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RealTime IT News

IBM Supercomputers Tabbed by Agencies

IBM Corp., which attracts a variety of major organizations for its souped up computer systems, said the Department of Energy's National Nuclear Security Agency (NNSA) agreed to help it expand its "Blue Gene" research project. Big Blue has also been picked by the The National Center for Atmospheric Research (NCAR) to help it stay on top of climate changes.

The announcements were made Friday at the Supercomputing 2001 show in Denver, Colorado.

Trumpeting an expansion of Blue Gene, IBM and NNSA's Lawrence Livermore National Laboratory will co-design Blue Gene/L, which will be at least 15 times faster and more power efficient, while sucking up 50 times less space per computation than other computers of its ilk.

Blue Gene/L is expected to operate at about 200 teraflops (200 trillion operations per second) and will be a part of IBM's research in "autonomic computing", an initiative to design computer systems that are self-managing, which IBM earlier introduced with eLiza.

Slated to be finished by 2005, Blue Gene/L is being programmed to simulate key physical phenomena, such as aging of materials, fires and explosions that require computational capability greater than current machines offer.

Big Blue announced more work on the subject of natural disasters and phenomena at Supercomputing 2001; it moved forward with a new powerful machine called "Blue Sky," which it hopes will be up and running by September 2002. Powered by IBM's SP supercomputer and IBM eServer p690 systems, the machine will be capable of running about seven trillion calculations per second, coupled with 31.5 trillion bytes of IBM SSA disk storage.

NCAR is banking on Blue Sky vastly improving its current climate modeling capabilities, which it uses to predict elements that impact such crucial factors as agricultural output, specifically to help scientists understand the forces that impact the length of growing seasons for agricultural crops, and upcoming winter seasons. We're talking all kinds of weather here, including droughts, short- and long-range weather prediction and warnings, wildland fires, turbulence, atmospheric chemistry and space weather.

"The addition of Blue Sky to NCAR's computing center is the single biggest increment in raw computing power in NCAR history," said Timothy Killeen, NCAR director. "It will provide U.S. scientists with speed, efficiency, and data storage space they need to stay at the forefront of climate, weather, and many other essential areas of research."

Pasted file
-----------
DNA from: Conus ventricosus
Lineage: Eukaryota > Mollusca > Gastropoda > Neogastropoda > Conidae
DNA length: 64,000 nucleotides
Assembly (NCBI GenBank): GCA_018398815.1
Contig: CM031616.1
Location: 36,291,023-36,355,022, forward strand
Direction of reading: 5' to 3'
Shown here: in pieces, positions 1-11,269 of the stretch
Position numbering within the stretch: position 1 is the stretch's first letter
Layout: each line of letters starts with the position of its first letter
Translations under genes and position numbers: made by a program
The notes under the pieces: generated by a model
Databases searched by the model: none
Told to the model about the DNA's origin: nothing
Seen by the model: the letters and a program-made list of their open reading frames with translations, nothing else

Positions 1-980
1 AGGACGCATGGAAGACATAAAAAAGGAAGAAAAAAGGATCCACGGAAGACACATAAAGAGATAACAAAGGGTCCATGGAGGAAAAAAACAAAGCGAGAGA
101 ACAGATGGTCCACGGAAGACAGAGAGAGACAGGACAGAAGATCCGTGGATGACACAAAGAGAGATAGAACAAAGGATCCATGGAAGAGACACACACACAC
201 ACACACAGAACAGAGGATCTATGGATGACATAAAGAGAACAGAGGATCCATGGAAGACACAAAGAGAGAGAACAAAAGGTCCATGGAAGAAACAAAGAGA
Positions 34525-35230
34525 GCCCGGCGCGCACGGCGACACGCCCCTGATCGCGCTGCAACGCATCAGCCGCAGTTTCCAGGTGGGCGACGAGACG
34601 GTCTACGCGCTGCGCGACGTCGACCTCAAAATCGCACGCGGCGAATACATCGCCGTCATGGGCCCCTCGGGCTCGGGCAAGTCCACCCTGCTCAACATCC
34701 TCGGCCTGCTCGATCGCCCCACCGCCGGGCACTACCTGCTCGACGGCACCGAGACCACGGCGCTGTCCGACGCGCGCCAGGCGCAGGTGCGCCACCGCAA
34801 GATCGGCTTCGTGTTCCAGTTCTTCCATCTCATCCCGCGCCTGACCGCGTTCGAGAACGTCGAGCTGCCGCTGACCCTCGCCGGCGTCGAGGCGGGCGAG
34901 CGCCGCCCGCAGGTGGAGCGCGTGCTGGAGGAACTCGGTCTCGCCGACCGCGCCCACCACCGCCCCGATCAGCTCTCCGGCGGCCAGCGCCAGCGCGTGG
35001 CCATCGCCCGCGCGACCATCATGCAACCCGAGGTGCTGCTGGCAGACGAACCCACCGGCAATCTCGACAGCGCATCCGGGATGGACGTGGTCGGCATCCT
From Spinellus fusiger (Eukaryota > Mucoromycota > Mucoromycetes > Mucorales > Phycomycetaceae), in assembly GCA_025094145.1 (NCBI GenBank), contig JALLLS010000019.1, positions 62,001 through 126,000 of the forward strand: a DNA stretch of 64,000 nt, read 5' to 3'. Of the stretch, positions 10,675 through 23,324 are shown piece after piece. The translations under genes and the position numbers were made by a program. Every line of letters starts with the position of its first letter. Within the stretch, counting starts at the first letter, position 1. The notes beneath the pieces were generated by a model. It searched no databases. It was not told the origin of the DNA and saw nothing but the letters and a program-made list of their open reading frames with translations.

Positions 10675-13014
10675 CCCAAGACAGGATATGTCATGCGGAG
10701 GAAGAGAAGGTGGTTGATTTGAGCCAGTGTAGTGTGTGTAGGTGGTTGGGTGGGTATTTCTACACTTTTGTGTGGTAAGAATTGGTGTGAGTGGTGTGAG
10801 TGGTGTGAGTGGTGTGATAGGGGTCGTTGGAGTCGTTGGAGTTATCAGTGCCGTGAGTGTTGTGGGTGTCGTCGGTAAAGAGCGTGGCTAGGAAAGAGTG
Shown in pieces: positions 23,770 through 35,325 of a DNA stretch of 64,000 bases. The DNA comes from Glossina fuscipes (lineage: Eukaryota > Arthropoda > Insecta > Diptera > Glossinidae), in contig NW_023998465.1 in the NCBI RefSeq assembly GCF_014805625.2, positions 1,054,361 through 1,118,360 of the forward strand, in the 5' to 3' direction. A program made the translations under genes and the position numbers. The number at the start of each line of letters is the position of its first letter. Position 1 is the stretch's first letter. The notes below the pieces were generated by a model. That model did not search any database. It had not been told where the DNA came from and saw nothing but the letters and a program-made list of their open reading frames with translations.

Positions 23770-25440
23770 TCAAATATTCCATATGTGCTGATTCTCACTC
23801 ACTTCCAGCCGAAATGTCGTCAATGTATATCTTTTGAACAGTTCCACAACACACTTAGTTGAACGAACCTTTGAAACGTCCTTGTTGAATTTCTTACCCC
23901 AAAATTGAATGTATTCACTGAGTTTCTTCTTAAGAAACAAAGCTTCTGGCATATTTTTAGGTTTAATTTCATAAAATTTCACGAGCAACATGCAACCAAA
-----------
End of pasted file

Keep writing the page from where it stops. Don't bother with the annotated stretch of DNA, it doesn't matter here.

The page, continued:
But the emergence of this ultra-fast machine will hardly happen overnight. Blue Sky will be completed in two phases, the first of which will begin this year. Called "Black Forest," the first phase will include IBM SP supercomputer technology and is expected to more than double NCAR's current processing capacity to two trillion calculations per second.

With phase two scheduled for next fall, Black Forest will become Blue Sky once eServer p690 UNIX servers are added, making it possible for the machine to peak at seven trillion calculations per second. As NCAR's main sponsor, The National Science Foundation purchased the new system for an undisclosed sum.

IBM's announcement comes at an interesting time in climatology, as Hurricane Michelle is currently ripping through Havana, Cuba at speeds of up to 135 miles-per-hour. Though there have only been a handful of casualties thus far, the force of nature has claimed 45,000 homes and about 780 government businesses and industries, which were damaged or destroyed in the storm, along with at least 500 schools, 50 child-care centers and 180 medical facilities in that country.

A leader in supercomputing systems, IBM developed the most powerful supercomputer, ASCI White, which processes 7.2 trillion calculations-per-second. It last made supercomputing waves in June when it unveiled a system to look into how the Sunshine State's power grid system works.